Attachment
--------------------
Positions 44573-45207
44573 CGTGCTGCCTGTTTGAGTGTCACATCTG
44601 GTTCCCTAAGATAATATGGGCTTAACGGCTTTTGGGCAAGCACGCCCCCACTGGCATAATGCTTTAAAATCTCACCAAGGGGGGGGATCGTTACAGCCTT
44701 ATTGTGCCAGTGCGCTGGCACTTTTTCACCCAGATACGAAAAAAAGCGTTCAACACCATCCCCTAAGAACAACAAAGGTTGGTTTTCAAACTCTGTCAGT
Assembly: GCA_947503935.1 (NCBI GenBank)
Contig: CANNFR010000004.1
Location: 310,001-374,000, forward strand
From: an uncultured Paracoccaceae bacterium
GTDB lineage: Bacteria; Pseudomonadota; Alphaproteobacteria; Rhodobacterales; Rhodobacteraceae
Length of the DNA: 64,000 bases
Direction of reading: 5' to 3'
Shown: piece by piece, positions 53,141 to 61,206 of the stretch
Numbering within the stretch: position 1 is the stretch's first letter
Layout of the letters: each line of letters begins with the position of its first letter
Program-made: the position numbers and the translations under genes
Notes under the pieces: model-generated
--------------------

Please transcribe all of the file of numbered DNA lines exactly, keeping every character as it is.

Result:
Positions 44573-45207
44573 CGTGCTGCCTGTTTGAGTGTCACATCTG
44601 GTTCCCTAAGATAATATGGGCTTAACGGCTTTTGGGCAAGCACGCCCCCACTGGCATAATGCTTTAAAATCTCACCAAGGGGGGGGATCGTTACAGCCTT
44701 ATTGTGCCAGTGCGCTGGCACTTTTTCACCCAGATACGAAAAAAAGCGTTCAACACCATCCCCTAAGAACAACAAAGGTTGGTTTTCAAACTCTGTCAGT
Assembly: GCA_947503935.1 (NCBI GenBank)
Contig: CANNFR010000004.1
Location: 310,001-374,000, forward strand
From: an uncultured Paracoccaceae bacterium
GTDB lineage: Bacteria; Pseudomonadota; Alphaproteobacteria; Rhodobacterales; Rhodobacteraceae
Length of the DNA: 64,000 bases
Direction of reading: 5' to 3'
Shown: piece by piece, positions 53,141 to 61,206 of the stretch
Numbering within the stretch: position 1 is the stretch's first letter
Layout of the letters: each line of letters begins with the position of its first letter
Program-made: the position numbers and the translations under genes
Notes under the pieces: model-generated